Meniscectomy is a surgical intervention in which the doctor removes the torn meniscus of the knee. Depending on how serious the tear in the meniscus is, the surgeon might decide to remove it partially or totally. The tear of the meniscus is one of the most common injuries of the knee, affecting one or both knees. In deciding on the approach for the intervention – open surgery or arthroscopic intervention – the surgeon will take into consideration the age, occupation and recovery period of the patient. However, in the majority of the cases today, the preferred method of intervention is arthroscopic – as you will have the opportunity to read below, it is less invasive and offers a faster recovery.
Arthroscopic meniscectomy is considered a minimally invasive procedure, guaranteeing reduced damage for the surrounding tissues and thus allowing the patient to recover in a more efficient manner. This procedure is also known as the keyhole surgery, being used for the partial or complete removal of the meniscus. It is often chosen in patients who have suffered extensive damage of the meniscus, presenting no chance of meniscal repair. The tear of the meniscus is frequently encountered in professional athletes and in those who practice contact sports. The arthroscopic approach is preferred to the open surgery, as it allows the athletes to return faster to their professional activity.
Arthroscopic meniscectomy is a procedure performed in an outpatient basis. Depending on the age of the patient and the pre-existing conditions, the surgeon will decide whether he/she prefers local or general anesthesia. The procedure will start with two small incisions made in the anterior part of the affected knee, just below the rotula. One incision will be used for the insertion of the arthroscope (camera and light source) that will allow the surgeon to visualize the operating field on a monitor. The other incision will be used for the insertion of the small surgical instruments – these are going to be used for the removal of the torn meniscus. After a part or all of the meniscus has been removed, the surgeon will suture the incisions and apply a dressing on the recently operated area. A drain might also be placed in order to remove the excess fluid accumulated in the knee joint. If there are no complications, the patient will remain in the clinic for no more than one day.
These are the most common risks of the meniscectomy procedure:
- Bacterial infection at the site of the intervention
- Deep vein thrombosis – a blood clot can form in the operated leg – increased risk for stroke or heart attack, if the blood clot travels to the brain or heart (very rare, often prevented through the administration of medication)
- Numbness in the recently operated area, especially in the spots where the small incisions were made
- Anesthesia-related risks – these are considered in the patients who will receive general anesthesia (the anamnesis of the patient is extremely important, as it can reveal whether the patient is allergic to anesthetics or not; moreover, it allows for the identification of associated conditions that can increase the risk for anesthesia-related risks or complications)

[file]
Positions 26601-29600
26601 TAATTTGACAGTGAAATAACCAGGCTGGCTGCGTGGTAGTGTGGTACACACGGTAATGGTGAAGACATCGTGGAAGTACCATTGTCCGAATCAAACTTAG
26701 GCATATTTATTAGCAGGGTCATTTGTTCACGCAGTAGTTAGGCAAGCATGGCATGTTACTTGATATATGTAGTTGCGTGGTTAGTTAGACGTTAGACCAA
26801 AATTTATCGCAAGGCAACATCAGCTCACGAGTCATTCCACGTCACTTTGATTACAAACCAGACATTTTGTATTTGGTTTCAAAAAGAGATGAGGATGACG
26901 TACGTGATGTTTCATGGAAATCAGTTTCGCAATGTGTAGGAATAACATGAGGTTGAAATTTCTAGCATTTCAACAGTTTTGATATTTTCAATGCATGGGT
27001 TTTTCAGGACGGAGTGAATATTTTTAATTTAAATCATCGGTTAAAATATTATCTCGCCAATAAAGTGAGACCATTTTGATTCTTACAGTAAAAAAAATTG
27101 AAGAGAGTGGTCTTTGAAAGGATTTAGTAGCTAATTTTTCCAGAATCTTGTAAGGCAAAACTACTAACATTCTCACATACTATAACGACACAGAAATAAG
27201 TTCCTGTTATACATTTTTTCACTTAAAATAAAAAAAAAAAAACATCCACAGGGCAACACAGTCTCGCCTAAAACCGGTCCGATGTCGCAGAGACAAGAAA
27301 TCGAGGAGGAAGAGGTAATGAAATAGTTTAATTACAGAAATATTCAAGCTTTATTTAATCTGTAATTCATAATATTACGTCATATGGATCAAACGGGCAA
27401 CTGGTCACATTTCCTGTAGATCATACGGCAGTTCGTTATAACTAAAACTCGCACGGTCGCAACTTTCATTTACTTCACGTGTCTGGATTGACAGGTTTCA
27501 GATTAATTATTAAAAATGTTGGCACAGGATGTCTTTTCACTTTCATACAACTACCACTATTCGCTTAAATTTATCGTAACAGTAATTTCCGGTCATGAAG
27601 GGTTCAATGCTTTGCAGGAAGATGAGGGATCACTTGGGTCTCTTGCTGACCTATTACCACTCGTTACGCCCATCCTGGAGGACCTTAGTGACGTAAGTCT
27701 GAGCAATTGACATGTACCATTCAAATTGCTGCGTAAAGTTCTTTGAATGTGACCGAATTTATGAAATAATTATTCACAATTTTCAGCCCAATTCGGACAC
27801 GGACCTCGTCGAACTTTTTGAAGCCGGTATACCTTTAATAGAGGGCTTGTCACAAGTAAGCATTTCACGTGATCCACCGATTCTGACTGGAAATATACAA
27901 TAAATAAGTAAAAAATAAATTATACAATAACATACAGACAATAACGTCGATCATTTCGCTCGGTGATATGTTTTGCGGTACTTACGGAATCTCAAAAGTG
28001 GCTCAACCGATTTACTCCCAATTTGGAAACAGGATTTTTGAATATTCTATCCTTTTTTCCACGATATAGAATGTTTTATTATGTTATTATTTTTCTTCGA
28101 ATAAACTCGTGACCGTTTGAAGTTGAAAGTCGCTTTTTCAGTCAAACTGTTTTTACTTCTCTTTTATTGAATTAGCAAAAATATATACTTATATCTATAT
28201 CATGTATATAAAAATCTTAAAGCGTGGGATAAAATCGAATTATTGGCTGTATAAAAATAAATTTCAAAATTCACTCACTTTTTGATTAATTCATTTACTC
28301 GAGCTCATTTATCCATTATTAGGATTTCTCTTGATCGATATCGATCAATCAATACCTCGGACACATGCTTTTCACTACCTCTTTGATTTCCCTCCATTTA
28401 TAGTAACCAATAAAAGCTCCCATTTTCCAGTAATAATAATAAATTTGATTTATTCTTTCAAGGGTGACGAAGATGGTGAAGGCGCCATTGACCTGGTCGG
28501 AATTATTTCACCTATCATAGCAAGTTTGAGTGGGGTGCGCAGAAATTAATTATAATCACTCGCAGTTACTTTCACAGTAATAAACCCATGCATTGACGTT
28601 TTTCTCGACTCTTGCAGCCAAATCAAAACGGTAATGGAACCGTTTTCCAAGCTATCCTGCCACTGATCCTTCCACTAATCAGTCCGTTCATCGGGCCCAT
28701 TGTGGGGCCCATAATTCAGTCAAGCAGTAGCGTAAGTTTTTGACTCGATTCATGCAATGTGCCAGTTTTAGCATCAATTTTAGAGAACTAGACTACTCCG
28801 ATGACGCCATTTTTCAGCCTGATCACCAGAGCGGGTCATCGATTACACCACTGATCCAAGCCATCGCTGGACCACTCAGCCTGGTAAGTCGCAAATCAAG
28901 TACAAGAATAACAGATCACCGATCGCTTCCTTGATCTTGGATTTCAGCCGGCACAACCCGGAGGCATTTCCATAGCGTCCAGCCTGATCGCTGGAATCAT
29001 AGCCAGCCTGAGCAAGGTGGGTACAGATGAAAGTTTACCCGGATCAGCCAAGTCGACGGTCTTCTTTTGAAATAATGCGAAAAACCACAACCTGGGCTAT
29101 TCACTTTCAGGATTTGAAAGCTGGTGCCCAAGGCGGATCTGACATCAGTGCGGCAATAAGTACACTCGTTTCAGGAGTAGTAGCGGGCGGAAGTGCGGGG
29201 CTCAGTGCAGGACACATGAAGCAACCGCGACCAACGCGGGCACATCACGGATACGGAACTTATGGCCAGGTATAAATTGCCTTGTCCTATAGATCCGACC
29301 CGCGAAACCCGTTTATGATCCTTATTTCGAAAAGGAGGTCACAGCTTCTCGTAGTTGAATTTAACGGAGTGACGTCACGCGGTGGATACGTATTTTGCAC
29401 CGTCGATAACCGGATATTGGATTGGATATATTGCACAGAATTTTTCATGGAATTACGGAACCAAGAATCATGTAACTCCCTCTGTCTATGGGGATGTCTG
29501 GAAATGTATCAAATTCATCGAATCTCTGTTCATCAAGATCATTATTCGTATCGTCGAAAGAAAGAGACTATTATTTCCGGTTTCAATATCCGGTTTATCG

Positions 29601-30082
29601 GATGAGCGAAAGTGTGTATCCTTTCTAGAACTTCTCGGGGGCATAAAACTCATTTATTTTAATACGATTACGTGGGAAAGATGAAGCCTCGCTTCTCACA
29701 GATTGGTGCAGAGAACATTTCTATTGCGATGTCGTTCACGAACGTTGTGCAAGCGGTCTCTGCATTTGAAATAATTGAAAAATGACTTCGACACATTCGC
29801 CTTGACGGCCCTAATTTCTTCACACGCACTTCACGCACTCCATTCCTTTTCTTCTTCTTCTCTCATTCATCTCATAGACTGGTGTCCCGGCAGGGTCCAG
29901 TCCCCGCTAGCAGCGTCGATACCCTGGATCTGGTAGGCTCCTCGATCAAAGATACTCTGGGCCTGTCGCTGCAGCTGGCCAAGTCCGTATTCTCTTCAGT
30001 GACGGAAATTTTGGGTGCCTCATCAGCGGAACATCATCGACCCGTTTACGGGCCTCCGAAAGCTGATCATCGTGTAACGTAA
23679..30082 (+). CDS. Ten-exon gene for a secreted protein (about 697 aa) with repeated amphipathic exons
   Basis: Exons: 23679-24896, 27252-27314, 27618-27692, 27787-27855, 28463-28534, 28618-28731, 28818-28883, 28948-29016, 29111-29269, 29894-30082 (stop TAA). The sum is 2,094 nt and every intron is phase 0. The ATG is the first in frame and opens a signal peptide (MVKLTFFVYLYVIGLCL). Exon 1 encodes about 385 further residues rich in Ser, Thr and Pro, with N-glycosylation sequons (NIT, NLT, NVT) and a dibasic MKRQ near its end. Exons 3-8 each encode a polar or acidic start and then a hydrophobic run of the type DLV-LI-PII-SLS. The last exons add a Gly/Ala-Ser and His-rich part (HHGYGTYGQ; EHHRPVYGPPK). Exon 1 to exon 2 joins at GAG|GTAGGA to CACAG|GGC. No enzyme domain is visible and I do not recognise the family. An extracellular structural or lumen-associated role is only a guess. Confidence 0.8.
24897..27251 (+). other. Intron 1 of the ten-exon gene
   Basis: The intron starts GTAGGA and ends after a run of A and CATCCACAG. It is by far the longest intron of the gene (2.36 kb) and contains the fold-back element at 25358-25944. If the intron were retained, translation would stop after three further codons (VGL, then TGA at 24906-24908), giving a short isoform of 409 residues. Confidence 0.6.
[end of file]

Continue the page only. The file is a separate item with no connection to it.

- Risk of nerve damage during the procedure
- If the procedure is not performed correctly, there is the risk of the knee becoming instable and unable of maintaining weight – this in time can accelerate the degenerative process of the knee joint
- Risk of excessive bleeding (hemorrhage) during the procedure.
These are the most common complications of meniscectomy:
- Damage to the articular cartilage or to the vascular structures (nerve – saphenous nerve injury, arteries), leading to reduced range of motion and loss of sensation
- Resecting more than it is necessary of the meniscus, thus affecting the loading capacity of the knee
- Bleeding inside the knee joint after the surgery (postoperative complication)
- Swelling in the knee joint that does not subside
- Tenderness in the recently operated area.
Given the fact that this is a minimally-invasive procedure, if there are no complications, the patients can return to sitting jobs from the third day after the intervention. The pain and other symptoms can be effectively managed through the administration of anti-inflammatory medication. The doctor might also recommend the application of ice packs in order to help with the swelling and pain. However, you should avoid applying ice directly to the skin, or it can cause circulatory problems. It is for the best to wrap the ice pack into a towel and then apply it to the skin.
After the intervention, you will have to stay in the clinic for a couple of hours. Upon discharge, you can place weight on the operated leg or you can decide to wear crutches (more recommended). It is also recommended to keep the leg elevated for the first days after the surgery, so as to avoid the formation of blood clots and help the swelling subside. In general, you can expect a full recovery in four to six weeks.
Physical therapy is essential for an efficient and fast recovery process. After a brief physical assessment, the physical therapist will draw up an exercise program. The PT program is destined to reduce pain and inflammation in the first days after the surgery; the next part will be to increase the range of motion in the affected knee and to strengthen the muscles in the area. The last part of the physical therapy routine will concentrate on getting the knee involved in more strenuous physical activities, such as cycling or walking on the treadmill.
In conclusion, this is a simple and minimally-invasive procedure that can help you regain the necessary mobility in your knee. Do not underestimate the importance of the recovery period and give your knee the proper amount of time to heal. Follow your physical therapy routine and you will be back to your old self in a short period of time.